The Road to the White House
Who’s Haunting the White
House? The President’s Mansion
and the Ghosts Who Lived There.
by Jeff Belanger. illus. by Rick Powell.
Come explore the spooky world
inside the White House! It’s one
of America’s most famous and
haunted homes, so keep your eyes
wide open for darting shadows,
ghostly apparitions, and lurking
creepy creatures. We’ll hear
true, scary stories from past
Presidents and First Ladies, as
well as from staff who work
there every day and have had the
chance to see it all. It’s the
perfect election year book; as
adults decide who will move in,
kids can enjoy thinking of what
the new inhabitant might
encounter in the building’s many
rooms and hallways.
Ghosts of the White House
Sara is excited about going on a field trip to the White House. Once there, she is unexpectedly pulled ("Magic Schoolbus" fashion) into a portrait of George Washington and given a grand tour by Mr. Washington himself. As they move from room to room, Sara meets the ghosts of the men who made this very special house famous. The approach is neither chronological nor alphabetical. Instead, each room is associated with a few presidents. Readers will find Ulysses S. Grant and Dwight D. Eisenhower in "The Map Room" briefly discussing D day while Millard Fillmore and Richard Nixon discuss their similarities in "The China Room." Numerous speech balloons are full of little-known facts and imagined opinions. For example, Harry Truman tells Sara about the deteriorated state of the White House in 1945 while exclaiming that the current need to check visitors with metal detectors "makes me mad!" Sidebars contain additional facts including dates of birth and death, nicknames, and term dates. An illustrated time line and an explanation of the office of the president is included, and the five still-living presidents are given brief treatment on a separate page. While the detailed watercolor and colored-pencil illustrations and the curious tidbits of information make this volume a potentially appealing browsing item, be aware that its lack of traditional organization and presentation of opinion as fact hinder its use as a source of reliable information.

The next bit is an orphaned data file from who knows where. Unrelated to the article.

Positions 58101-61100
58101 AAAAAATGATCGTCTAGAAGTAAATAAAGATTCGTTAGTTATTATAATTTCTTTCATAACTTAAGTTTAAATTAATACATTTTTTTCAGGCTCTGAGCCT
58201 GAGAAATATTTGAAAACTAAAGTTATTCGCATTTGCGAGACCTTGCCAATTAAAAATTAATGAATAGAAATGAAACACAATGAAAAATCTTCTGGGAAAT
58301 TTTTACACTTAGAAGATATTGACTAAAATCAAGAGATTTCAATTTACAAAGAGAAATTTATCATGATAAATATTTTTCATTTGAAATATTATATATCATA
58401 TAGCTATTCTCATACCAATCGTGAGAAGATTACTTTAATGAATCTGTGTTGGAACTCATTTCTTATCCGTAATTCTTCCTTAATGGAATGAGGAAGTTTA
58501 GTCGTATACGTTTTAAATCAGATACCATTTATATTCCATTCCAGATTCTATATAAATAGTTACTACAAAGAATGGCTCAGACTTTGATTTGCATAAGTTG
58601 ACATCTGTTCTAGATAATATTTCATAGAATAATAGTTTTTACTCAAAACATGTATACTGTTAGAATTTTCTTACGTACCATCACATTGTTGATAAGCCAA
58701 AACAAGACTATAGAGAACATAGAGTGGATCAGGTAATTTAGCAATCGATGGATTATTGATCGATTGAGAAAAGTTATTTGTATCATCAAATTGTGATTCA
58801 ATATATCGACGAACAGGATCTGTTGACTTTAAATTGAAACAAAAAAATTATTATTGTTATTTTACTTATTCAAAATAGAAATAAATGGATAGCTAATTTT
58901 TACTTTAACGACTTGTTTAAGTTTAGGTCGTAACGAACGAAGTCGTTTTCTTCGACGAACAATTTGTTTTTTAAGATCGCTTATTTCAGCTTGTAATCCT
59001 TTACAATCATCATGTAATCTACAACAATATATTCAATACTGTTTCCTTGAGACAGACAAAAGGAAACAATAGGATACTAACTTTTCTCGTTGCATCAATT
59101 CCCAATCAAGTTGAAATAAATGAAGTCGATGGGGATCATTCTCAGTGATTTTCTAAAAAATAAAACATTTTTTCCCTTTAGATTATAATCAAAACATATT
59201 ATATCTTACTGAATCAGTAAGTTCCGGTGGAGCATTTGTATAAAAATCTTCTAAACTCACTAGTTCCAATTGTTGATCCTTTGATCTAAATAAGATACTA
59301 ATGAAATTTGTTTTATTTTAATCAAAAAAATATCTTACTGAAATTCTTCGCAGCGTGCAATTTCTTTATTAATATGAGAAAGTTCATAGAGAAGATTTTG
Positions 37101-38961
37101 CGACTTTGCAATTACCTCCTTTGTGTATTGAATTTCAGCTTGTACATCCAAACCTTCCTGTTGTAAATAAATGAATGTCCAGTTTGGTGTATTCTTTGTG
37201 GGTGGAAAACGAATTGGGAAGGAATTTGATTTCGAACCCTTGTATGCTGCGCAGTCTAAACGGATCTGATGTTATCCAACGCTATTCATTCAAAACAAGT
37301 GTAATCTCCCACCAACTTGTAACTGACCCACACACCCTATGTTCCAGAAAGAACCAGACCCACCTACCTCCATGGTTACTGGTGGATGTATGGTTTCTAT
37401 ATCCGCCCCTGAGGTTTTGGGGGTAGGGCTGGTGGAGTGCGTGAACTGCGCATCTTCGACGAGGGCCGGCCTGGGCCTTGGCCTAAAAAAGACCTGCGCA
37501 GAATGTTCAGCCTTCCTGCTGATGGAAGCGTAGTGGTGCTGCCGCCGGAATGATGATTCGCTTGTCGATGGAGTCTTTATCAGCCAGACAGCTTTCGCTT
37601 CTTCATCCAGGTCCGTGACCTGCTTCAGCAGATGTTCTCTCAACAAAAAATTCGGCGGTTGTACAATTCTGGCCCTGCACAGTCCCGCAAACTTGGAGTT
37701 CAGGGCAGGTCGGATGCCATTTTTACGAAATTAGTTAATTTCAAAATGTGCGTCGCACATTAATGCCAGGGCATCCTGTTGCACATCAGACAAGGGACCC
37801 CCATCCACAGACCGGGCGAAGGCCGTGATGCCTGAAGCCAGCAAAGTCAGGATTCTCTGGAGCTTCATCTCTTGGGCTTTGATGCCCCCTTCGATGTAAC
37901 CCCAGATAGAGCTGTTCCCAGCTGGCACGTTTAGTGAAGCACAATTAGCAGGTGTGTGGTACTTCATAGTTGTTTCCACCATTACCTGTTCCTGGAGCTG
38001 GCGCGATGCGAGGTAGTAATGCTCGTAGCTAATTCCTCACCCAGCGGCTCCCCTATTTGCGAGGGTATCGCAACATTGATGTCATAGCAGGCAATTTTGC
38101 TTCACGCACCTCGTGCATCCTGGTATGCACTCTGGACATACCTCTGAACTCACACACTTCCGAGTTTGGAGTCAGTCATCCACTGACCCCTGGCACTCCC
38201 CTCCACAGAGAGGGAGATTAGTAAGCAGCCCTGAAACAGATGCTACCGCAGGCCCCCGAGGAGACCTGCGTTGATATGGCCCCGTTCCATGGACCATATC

Eames, New York City Public
by Gibbs Davis, illus. by Sally Wern Comport
Kids will be
kids—even when they live in the
White House! From Tad Lincoln
(secretly called a “tyrant” ) to
the Roosevelt gang (who kept a
pet badger, a rat, dogs, snakes,
horses, parrots, and a
one-legged chicken!) to the
Kennedys (who used the oval
office as a playground) to
Chelsea Clinton (who transformed
herself from an awkward teen
into an accomplished scholar),
the children featured in First
Kids shared a unique experience
and role in American history.
Grace for President
Kelly Dipucchio, illus. by LeUyen Pham
"Where are the girls?"
When Grace's teacher reveals that the United States has never had a female president, Grace decides to be the first. And she immediately starts off her political career as a candidate the school's mock election. But soon, she realizes that she has entered a tough race. Her popular opponent claims to be the "best man for the job"--and seems to have captured all the male votes--while Grace concentrates on being the best person.